California State University Northridge: Department of Elementary Education
EED 577: Language Arts and ESL Instruction
Mondays 1-3:50 PM (Ticket # 42094) Business 1204
Dr. Sabrina Peck
Office: Education 2136
Phone and voicemail (818) 677-7897
Office hours: Tuesdays 12-1 and by appointment
CSUN College of Education Conceptual Framework
The College of Education as a professional school uses a developmental approach to
promote reflection, critical thinking, and excellence in an inclusive learning community. Its
graduates are well educated, highly skilled and caring persons who are lifelong learners
prepared to practice in an ever changing, multicultural world. They are committed to
promoting achievement of all students as a primary measure of successful educational
practice. Graduates assume service and leadership roles in public and private educational,
health, and social programs and institutions. The College establishes and maintains
productive partnerships with community schools and agencies. The faculty is committed to
excellence in teaching, scholarship, service and collaboration with the community and
professions. The values for faculty and students that form the foundation of this Conceptual
Framework include the following:
A. We value high standards in the acquisition and application of professional knowledge and
skills in subject matter, pedagogy, and technology.
B. We value the achievement of students at all levels and promote its accomplishment in
accordance with national, state, and institutional standards.
C. We value an inclusive learning community.
D. We value creative, critical and reflective thinking and practice.
E. We value ethical practice by caring professionals.
COURSE OBJECTIVES (ELD part of course: TPE 7)
Students will be able to define terms and apply concepts:
1. Define ESL and demonstrate an understanding of the legal foundations (state and federal) of ESL.
2. Present a theoretical framework for second language teaching methods and language arts methods
for native speakers
3. Apply first and second language acquisition theories to language arts teaching.
4. Apply social interaction and language development concepts in the design and implementation of
instruction for all ESL and English speaking students of diverse cultures, languages, gender,
ethnicity, races, ages. TPE 11
5. Apply principles of language structure, and general comparisons between English and other
6. Describe and apply a balanced and comprehensive language arts curriculum
based on State Department of Education documents, including the
Reading/Language Arts Framework for California Public Schools and the
English Language Development Standards.
Students will be able to identify, explain and use teaching strategies and lesson planning skills:
7. Recognize, analyze and utilize a wide repertoire of instructional strategies, methodologies,
strategies, and techniques for teaching listening, speaking, and writing in English-language arts and
ELD. TPE 1
8. Outline and use specially designed instructional methods for teaching grade-appropriate or
advanced subject matter content areas comprehensibly to English learners (SDAIE, SIOP).
TPE 1, 2, 3, 4
9. Identify key components of the writing process and incorporate these components in lesson and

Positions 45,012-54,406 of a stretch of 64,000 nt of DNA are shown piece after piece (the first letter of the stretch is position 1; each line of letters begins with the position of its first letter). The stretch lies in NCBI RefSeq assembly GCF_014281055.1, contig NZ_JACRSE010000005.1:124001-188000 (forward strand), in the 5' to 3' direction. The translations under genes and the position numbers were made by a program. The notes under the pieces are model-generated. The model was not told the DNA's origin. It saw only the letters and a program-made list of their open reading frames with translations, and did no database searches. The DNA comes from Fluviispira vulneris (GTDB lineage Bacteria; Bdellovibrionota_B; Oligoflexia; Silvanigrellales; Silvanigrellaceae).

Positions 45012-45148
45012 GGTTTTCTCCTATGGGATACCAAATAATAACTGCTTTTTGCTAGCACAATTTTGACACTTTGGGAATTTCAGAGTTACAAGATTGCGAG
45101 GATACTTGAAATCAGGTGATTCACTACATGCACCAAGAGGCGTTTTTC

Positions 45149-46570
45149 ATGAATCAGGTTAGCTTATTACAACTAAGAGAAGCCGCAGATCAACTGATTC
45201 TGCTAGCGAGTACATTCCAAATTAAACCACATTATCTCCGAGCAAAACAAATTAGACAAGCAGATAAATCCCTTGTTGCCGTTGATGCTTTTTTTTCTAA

10. Develop standards-based lessons and units that reflect an understanding of
various types of writing (e.g., narrative, expository, biographical, persuasive, poetic)
11. Develop an ability to integrate and correlate ELD and English-language arts
curriculum with goals and recommendations stated in the Reading/Language Arts Framework for
California Public Schools and the English Language Development Standards.
12. Develop the ability to plan, implement and evaluate English-language arts curriculum for a diverse
student population, differentiating instruction, materials, and assessments for language level and
special needs. TPE 3
13. Prepare standards-based lesson plans that include a rationale and instructional objectives and
provide detailed descriptions of teaching and learning behaviors. TPE 4, 9
14. Plan units in language arts with integrated ELD lessons. TPE 9
15. Identify educationally equitable materials, curricula, and technology suitable for oral and written
ELD and English language arts activities for a variety of language proficiency levels (Beginning,
Early Intermediate, Intermediate, Early Advanced, and Advanced).
Students will develop techniques for classroom management:
16. Develop effective questioning/responding strategies to elicit children’s critical and reflective
thinking. TPE 10, 11
17. Develop positive management techniques designed to promote self-discipline and to ensure the
preservation of each child’s sense of self. TPE 10, 11
18. Describe grouping techniques that provide for differentiated instruction and effective
management of first-second languages, such as appropriate whole-class activities, heterogeneous
and homogenous groups, large and small groups, learning centers, peer teaching and cooperative
learning groups. TPE 8, 9, 10, 11
Students will discuss and identify assessment instruments and procedures: (All: TPE 3
19. Discuss types of assessment instruments that are useful in evaluating second and first language
learners and are also culturally and linguistically appropriate for use in elementary schools.
20. Assess English learners and understand the purposes, content and uses of the ELD
standards and CELDT.
21. Identify and use criteria and procedures for initial, progress-monitoring and
summative assessment of English language learners for language development and content
knowledge in the core curriculum.
Students will discuss ways to involve specialists, parents, paraprofessionals, community members:
22. Describe effective ways to involve parents and community members in school
activities and to work with specialists, paraprofessionals and volunteers in the classroom.
J. Carr. “The Map of Standards for English Learners: Integrating Instruction and
Assessment…” 3rd edition. West Ed: 2002.
J. Echeverria et al, Making Content Comprehensible for English Language Learners: The
Barbara Law & Mary Eckes, The More-than-Just-Surviving Handbook: ESL for Every
Classroom Teacher. 2nd edition. 2000.
Gail Tompkins, Literacy for the 21st Century. 3rd edition (Also used in EED 520)
Photocopies of reference materials and readings (Includes Krashen, Terrell, etc.)